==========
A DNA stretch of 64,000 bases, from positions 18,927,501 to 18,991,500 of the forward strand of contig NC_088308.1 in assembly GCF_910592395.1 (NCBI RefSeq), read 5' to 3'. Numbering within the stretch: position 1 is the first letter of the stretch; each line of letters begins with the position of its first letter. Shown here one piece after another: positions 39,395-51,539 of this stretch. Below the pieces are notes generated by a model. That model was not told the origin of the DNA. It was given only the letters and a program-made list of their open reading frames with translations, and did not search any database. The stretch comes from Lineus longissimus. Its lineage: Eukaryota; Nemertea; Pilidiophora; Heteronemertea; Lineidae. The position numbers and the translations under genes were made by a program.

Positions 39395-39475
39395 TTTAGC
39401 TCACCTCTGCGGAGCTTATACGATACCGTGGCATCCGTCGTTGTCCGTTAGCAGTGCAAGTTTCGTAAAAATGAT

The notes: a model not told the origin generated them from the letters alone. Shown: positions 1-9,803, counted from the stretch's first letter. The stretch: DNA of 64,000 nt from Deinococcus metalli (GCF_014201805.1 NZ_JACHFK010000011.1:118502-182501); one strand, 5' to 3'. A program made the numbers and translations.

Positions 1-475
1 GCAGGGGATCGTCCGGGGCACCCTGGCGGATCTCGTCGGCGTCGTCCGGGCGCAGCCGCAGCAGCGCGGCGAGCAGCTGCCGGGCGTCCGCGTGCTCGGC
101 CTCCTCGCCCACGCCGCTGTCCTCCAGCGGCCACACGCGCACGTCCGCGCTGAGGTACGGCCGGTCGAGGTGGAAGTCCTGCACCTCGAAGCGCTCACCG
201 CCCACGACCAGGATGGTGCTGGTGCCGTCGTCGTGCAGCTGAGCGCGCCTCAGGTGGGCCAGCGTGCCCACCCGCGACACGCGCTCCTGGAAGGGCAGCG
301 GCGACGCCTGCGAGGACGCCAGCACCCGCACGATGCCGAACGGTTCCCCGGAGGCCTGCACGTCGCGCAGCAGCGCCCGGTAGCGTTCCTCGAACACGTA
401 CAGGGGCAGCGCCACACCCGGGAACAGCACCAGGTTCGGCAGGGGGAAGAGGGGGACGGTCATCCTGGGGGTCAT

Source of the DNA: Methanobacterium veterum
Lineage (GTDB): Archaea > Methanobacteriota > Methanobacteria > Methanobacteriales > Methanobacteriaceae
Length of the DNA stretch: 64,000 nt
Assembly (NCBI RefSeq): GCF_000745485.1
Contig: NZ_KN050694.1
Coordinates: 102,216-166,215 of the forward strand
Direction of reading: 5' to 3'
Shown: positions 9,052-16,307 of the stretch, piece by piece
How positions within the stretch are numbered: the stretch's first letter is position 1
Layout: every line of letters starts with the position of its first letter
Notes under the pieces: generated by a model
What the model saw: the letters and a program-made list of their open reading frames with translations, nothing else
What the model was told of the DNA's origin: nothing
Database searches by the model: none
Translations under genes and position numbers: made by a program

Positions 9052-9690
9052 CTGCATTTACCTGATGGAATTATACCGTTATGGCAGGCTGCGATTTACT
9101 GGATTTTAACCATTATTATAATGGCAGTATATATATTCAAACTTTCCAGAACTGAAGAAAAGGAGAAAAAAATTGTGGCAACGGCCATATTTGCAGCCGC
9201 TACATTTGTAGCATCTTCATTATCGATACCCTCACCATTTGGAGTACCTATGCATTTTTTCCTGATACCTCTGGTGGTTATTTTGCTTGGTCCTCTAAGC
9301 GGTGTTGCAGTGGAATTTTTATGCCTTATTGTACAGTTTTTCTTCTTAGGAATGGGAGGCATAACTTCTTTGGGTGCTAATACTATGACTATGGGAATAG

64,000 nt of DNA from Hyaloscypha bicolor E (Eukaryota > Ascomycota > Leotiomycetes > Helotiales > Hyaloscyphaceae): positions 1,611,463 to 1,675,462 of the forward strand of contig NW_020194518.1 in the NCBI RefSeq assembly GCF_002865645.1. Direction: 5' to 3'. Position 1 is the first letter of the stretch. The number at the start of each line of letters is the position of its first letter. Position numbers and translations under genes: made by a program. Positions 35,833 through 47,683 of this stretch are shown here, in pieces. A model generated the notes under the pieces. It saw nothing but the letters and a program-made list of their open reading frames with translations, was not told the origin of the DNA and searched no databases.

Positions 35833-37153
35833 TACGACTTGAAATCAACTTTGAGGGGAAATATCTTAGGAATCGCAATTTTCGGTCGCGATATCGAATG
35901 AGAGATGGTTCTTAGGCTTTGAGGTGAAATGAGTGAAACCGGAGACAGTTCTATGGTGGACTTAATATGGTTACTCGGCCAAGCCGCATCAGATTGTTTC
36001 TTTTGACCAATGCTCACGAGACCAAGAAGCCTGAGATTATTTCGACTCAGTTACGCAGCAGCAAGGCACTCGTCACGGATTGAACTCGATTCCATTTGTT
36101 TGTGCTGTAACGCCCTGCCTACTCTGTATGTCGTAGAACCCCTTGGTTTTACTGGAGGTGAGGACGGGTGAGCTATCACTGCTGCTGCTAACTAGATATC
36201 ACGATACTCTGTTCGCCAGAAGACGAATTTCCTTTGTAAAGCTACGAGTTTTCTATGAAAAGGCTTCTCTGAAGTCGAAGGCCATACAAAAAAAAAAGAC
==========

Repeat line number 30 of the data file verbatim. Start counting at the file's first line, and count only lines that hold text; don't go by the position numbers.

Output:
9201 TACATTTGTAGCATCTTCATTATCGATACCCTCACCATTTGGAGTACCTATGCATTTTTTCCTGATACCTCTGGTGGTTATTTTGCTTGGTCCTCTAAGC